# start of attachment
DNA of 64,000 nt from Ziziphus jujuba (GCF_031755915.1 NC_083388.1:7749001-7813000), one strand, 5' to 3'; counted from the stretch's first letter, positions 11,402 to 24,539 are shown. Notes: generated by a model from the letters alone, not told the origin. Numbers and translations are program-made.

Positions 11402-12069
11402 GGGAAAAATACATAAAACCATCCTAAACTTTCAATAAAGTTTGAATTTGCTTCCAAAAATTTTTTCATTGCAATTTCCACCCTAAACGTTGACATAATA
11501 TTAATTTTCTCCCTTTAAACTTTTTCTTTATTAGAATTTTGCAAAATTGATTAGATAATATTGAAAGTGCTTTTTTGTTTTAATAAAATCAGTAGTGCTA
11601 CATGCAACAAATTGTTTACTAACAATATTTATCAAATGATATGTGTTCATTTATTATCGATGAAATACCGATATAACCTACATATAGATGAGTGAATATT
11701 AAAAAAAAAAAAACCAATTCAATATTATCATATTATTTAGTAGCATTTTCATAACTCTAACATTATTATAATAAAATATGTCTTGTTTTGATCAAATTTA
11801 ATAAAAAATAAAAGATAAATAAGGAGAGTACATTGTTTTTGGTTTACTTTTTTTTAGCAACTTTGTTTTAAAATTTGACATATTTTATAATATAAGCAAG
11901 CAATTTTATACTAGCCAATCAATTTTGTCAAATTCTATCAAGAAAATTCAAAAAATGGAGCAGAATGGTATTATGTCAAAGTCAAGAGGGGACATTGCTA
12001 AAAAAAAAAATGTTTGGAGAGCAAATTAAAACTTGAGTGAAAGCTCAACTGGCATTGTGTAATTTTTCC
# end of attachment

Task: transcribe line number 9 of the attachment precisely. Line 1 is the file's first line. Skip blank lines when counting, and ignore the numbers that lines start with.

12001 AAAAAAAAAATGTTTGGAGAGCAAATTAAAACTTGAGTGAAAGCTCAACTGGCATTGTGTAATTTTTCC